self-doubt often hides behind a facade that implies supreme confidence

Why self-doubt is like a cancer on your life

Self-doubt resolves to be a problem in your life when being meek and humble is a facade.

Greg Twemlow
6 min readMay 27, 2020

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We’re not all endowed with an unlimited supply of chutzpah (khoot-spuh)

In fact, a sizable percentage of the population is quite the opposite. Feeling more comfortable to be less brazen, happy to be humble, even meek.

Which in and of itself is not a criticism, and to be sure, the world could not be populated solely by those with boundless chutzpah.

Self-doubt resolves to be a problem in your life when being meek and humble is actually a facade for self-doubt.

For that is surely a BIG problem.

It’s a problem insofar as achieving the ideal of reaching your potential. The last thing you need is for the handbrake to be on throughout your life’s journey.

Robin Sharma said, “Nothing will fill your heart with a greater sense of regret than lying on your deathbed knowing that you did not live your life and do your dreams.”

That is not a scenario you want to contemplate, although if you did, and if you found yourself lying on a bed, conscious that your last breath was somewhat imminent, how might you feel, “…knowing that you did not live your life and do your dreams”?

It’s likely you’d feel a tad deflated, you might even feel so deflated as to wish your last breath could somehow be hastened in order that the intense sadness of your realization would go away.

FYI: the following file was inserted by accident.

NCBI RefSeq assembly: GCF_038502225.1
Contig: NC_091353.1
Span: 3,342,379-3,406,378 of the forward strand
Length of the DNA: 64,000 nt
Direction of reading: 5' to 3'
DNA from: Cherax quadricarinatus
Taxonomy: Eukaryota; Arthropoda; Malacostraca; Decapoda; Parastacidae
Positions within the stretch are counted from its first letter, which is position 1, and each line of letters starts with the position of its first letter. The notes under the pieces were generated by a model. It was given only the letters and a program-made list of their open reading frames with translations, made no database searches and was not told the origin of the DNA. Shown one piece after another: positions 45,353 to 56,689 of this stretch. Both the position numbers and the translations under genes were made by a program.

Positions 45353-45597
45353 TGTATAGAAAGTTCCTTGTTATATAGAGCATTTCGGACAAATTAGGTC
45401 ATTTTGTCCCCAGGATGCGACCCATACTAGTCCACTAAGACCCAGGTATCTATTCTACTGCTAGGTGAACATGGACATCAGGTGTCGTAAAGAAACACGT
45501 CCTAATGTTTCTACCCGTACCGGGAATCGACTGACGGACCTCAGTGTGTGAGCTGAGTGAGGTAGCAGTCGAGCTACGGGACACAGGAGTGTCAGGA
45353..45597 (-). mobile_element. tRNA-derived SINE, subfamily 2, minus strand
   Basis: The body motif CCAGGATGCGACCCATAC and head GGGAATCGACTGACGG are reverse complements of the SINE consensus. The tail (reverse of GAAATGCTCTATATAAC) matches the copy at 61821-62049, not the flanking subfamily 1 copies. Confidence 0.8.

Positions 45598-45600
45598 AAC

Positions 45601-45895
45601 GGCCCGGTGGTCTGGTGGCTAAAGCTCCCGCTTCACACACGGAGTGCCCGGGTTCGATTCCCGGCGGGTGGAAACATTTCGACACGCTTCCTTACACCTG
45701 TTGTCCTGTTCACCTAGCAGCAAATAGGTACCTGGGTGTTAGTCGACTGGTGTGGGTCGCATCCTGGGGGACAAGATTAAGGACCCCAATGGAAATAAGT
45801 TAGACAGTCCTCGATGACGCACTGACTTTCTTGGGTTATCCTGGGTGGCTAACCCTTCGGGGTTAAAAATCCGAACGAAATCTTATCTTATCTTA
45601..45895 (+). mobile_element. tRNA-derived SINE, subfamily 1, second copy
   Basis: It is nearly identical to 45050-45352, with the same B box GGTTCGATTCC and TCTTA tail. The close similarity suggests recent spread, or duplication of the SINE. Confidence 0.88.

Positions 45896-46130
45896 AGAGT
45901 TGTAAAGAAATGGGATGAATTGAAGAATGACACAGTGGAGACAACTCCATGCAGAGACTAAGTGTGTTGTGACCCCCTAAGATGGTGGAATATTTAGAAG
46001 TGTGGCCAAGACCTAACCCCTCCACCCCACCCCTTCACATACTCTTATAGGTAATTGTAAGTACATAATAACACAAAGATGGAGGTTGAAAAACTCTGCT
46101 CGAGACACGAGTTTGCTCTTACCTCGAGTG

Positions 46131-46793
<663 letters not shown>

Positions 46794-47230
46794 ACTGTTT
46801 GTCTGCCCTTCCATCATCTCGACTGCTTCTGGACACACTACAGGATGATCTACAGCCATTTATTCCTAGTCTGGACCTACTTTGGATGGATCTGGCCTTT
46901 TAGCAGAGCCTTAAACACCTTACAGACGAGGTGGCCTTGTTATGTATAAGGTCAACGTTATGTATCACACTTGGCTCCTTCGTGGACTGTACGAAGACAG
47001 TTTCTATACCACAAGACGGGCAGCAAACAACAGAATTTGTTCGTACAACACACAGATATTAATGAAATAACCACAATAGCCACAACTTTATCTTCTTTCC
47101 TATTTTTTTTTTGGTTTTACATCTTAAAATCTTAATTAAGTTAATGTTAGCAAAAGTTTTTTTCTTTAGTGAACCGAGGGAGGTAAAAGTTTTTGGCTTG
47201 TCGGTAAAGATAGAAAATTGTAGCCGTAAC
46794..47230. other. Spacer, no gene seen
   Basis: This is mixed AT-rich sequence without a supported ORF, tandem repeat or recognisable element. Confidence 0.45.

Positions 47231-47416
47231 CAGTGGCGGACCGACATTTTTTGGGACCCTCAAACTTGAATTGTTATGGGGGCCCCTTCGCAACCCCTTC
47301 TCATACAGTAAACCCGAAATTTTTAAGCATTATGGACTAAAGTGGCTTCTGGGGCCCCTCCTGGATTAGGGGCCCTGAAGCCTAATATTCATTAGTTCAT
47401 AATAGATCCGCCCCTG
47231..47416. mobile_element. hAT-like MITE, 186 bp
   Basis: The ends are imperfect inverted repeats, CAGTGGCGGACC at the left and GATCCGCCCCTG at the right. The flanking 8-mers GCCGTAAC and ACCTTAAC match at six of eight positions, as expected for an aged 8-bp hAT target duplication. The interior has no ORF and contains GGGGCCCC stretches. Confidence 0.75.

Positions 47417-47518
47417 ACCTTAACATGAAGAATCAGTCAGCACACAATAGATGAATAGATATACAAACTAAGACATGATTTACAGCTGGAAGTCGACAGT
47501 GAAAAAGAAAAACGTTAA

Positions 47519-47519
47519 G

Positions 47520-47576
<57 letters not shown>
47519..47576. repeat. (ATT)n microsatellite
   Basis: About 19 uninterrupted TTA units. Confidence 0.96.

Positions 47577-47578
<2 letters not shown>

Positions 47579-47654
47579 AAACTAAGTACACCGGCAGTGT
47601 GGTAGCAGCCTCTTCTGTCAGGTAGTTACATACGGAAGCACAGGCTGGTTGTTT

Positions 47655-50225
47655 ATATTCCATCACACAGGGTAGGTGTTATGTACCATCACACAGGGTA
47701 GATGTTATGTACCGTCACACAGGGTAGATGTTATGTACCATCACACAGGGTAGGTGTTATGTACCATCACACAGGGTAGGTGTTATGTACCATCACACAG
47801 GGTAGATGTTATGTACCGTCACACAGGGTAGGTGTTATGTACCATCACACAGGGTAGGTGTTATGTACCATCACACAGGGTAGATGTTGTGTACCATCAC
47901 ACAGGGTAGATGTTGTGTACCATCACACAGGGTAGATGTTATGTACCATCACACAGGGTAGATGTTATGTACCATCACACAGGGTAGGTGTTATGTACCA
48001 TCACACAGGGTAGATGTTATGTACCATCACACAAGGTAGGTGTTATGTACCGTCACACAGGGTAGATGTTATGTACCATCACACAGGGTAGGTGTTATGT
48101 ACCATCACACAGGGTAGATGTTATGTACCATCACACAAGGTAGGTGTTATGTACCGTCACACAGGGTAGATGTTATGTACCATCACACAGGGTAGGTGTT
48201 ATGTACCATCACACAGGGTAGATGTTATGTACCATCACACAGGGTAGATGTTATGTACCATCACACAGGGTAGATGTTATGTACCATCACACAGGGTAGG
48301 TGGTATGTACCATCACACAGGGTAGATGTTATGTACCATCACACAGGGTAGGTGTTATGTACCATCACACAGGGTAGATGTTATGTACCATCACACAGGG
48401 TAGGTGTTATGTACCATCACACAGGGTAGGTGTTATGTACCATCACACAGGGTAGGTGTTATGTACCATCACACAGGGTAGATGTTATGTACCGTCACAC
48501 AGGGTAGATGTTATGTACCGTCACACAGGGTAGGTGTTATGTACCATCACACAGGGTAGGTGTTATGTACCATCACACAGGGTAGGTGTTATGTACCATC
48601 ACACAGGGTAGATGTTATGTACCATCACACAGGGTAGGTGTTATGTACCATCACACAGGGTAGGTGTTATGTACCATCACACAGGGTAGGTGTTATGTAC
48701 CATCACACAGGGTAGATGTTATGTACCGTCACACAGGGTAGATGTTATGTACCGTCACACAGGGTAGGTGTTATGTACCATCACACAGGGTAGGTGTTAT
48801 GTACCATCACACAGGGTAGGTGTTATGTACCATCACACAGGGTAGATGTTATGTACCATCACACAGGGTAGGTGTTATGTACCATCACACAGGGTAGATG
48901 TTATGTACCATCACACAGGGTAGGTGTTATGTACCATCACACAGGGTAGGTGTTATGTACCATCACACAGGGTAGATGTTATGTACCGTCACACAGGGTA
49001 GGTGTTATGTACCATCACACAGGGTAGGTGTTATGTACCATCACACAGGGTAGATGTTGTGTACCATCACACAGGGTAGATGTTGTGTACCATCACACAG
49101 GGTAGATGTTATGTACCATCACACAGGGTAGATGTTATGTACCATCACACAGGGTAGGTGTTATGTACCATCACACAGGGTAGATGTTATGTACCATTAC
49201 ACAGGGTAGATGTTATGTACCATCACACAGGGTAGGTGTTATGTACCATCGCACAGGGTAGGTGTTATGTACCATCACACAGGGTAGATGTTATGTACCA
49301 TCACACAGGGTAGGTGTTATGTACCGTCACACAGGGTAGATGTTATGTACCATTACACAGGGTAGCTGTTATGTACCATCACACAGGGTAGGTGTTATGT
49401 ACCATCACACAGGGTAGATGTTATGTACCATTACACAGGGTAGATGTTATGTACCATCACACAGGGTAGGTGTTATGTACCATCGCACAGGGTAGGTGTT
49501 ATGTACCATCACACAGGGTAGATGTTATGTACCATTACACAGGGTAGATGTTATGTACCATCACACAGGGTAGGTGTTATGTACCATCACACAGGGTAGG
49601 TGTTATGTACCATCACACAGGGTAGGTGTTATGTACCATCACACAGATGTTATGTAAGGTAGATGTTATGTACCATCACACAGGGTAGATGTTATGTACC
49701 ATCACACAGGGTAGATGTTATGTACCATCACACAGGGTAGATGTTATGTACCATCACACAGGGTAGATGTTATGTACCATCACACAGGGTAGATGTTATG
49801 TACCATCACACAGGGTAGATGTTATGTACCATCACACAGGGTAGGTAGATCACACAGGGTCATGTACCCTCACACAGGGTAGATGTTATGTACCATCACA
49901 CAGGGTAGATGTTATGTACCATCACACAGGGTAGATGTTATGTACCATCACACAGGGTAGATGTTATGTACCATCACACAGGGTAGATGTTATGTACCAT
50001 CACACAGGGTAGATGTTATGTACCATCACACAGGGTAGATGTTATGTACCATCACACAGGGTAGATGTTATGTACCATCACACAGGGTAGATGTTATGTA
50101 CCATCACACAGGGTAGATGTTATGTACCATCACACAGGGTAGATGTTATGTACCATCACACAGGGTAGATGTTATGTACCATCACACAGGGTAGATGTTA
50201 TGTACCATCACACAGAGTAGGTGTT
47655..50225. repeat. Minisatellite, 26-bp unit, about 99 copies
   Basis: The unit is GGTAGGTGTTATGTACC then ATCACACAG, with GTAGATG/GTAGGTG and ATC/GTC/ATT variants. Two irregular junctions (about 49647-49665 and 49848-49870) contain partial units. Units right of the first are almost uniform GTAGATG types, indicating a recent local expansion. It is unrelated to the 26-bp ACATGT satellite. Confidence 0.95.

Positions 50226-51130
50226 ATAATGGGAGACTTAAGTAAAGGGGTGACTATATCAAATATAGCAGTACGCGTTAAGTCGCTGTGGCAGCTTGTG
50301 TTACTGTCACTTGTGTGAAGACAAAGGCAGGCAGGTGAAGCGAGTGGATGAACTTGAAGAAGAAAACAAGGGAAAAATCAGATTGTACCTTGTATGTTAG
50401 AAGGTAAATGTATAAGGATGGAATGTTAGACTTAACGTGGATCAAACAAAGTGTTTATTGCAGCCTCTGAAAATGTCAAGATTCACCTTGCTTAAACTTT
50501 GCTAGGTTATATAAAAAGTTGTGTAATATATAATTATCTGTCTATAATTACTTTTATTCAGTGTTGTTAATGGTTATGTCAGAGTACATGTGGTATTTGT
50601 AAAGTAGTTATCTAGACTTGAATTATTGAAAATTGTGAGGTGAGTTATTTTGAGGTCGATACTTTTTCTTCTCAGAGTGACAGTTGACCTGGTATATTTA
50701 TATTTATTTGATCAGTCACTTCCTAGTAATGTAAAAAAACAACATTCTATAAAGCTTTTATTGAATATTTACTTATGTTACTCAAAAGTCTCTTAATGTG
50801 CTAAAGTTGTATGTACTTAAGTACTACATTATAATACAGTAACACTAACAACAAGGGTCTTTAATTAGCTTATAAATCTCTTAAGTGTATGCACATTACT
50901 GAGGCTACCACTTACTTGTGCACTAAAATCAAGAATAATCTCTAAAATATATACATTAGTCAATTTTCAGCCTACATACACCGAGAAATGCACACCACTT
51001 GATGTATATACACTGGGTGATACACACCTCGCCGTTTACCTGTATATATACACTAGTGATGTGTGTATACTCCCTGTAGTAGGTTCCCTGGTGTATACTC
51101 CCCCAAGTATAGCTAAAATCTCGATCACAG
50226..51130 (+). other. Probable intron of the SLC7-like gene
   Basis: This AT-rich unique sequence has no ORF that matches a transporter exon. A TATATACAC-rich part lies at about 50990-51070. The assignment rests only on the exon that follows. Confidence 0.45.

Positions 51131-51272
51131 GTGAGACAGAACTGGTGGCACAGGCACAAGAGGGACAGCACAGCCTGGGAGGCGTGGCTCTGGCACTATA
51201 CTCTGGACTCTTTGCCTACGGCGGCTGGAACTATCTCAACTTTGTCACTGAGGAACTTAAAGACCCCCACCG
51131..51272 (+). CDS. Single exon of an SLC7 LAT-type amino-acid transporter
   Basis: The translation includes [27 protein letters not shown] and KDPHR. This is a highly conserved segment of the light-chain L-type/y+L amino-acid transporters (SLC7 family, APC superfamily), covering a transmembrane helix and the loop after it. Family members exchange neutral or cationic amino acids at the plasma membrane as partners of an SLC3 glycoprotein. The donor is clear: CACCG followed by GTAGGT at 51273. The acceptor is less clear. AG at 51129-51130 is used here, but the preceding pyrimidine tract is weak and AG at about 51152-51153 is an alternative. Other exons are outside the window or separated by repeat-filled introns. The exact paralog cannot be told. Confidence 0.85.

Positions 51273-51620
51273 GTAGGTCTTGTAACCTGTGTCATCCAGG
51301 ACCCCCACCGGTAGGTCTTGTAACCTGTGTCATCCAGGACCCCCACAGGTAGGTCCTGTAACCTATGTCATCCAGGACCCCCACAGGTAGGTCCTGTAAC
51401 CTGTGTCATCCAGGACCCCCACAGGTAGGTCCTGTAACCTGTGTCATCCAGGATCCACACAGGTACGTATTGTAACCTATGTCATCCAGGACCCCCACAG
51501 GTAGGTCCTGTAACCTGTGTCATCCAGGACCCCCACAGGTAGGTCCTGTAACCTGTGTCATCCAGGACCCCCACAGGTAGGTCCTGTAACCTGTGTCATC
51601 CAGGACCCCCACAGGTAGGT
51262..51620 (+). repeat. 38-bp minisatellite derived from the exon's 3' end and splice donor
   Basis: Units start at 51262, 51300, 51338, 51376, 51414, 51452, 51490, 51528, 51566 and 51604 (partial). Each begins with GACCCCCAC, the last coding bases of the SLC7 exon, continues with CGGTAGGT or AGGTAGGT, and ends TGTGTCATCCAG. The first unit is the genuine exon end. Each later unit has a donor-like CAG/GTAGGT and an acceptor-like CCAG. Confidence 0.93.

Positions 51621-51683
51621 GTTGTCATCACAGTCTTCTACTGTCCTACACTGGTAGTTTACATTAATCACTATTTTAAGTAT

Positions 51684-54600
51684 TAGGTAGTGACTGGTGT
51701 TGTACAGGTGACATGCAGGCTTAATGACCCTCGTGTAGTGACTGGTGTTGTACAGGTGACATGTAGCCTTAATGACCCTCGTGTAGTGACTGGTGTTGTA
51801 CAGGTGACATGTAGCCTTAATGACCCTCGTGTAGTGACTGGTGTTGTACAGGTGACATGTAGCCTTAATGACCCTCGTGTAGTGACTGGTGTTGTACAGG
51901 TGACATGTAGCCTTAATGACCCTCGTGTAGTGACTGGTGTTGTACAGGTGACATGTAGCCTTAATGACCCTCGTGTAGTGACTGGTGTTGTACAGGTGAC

I know this is getting a bit intense, but that really can’t be avoided when the subject is, “why self-doubt is like a cancer on your life”.

It’s true that self-doubt is present in all of us to a degree. We all have those moments when self-doubt comes to the fore and gives us pause or it may even control us.

If you feel that emotion, the crippling sense that you are not worthy, that you may not succeed, that there’s a chance of failure, that you might be embarrassed, that there’s a potential for non-delivery, that you may not meet expectations, that the demanded standard is a big ask: that’s when you double-down and dig deep to find your true grit.

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Greg Twemlow

sharing what I’ve learned from 35 years as a citizen-of-the-world, parent, corporate executive, entrepreneur and since 2018, CEO of a registered charity